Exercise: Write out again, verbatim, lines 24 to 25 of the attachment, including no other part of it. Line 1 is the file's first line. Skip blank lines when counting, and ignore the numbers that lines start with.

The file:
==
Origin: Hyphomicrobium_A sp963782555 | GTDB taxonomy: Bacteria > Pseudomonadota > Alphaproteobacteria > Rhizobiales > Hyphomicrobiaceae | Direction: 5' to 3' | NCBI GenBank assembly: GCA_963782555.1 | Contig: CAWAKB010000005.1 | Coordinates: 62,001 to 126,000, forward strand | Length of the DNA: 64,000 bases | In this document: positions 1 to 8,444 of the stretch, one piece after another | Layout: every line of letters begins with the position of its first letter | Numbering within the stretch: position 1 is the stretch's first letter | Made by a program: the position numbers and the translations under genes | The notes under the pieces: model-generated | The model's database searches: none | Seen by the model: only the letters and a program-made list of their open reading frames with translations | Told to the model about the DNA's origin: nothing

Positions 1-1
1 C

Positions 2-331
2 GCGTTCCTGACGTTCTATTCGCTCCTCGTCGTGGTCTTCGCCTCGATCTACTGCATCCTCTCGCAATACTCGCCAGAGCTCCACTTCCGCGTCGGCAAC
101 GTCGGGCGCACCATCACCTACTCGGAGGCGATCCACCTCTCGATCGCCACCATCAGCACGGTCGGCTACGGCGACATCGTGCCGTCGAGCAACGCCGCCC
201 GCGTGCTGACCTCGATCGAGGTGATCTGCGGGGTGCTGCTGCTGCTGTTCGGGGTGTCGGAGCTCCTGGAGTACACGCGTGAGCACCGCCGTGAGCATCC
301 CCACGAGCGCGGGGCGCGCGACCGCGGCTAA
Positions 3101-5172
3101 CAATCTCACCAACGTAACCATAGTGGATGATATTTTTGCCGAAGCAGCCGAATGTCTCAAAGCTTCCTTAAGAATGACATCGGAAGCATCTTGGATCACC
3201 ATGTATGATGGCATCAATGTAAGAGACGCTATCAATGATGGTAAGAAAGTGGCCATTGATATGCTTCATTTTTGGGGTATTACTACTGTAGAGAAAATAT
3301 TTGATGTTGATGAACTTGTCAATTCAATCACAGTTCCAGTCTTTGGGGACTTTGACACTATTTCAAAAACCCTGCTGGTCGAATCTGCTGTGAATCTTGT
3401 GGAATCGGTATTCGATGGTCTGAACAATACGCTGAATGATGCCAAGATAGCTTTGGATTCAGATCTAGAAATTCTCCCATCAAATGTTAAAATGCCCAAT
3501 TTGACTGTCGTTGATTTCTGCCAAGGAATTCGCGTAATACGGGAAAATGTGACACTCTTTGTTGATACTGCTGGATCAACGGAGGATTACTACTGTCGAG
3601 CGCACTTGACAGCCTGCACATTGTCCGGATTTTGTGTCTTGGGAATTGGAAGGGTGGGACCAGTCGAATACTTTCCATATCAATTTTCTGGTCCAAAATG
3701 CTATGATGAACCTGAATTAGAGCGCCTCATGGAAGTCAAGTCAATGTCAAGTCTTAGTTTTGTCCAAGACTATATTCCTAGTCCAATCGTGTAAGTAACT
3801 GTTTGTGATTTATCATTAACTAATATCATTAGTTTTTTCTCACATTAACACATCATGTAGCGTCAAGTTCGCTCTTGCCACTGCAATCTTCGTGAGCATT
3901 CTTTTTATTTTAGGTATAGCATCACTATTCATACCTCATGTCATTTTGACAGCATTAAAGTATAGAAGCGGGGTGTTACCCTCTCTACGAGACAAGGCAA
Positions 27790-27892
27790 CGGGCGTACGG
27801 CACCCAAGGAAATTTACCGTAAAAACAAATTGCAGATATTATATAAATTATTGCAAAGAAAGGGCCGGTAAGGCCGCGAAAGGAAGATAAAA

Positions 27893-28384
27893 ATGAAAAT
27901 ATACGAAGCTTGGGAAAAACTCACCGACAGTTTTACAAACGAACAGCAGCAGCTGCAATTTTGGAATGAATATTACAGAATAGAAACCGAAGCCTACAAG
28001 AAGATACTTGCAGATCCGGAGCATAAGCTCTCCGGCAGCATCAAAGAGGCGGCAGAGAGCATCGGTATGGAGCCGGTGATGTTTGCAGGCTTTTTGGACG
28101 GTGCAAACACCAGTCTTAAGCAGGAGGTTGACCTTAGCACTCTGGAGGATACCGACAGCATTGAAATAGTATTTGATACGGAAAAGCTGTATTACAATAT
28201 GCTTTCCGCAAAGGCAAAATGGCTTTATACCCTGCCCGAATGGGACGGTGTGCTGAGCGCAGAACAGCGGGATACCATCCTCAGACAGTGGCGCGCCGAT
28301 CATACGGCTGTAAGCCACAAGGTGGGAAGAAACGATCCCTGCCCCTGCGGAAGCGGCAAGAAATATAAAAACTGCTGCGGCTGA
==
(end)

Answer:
27901 ATACGAAGCTTGGGAAAAACTCACCGACAGTTTTACAAACGAACAGCAGCAGCTGCAATTTTGGAATGAATATTACAGAATAGAAACCGAAGCCTACAAG
28001 AAGATACTTGCAGATCCGGAGCATAAGCTCTCCGGCAGCATCAAAGAGGCGGCAGAGAGCATCGGTATGGAGCCGGTGATGTTTGCAGGCTTTTTGGACG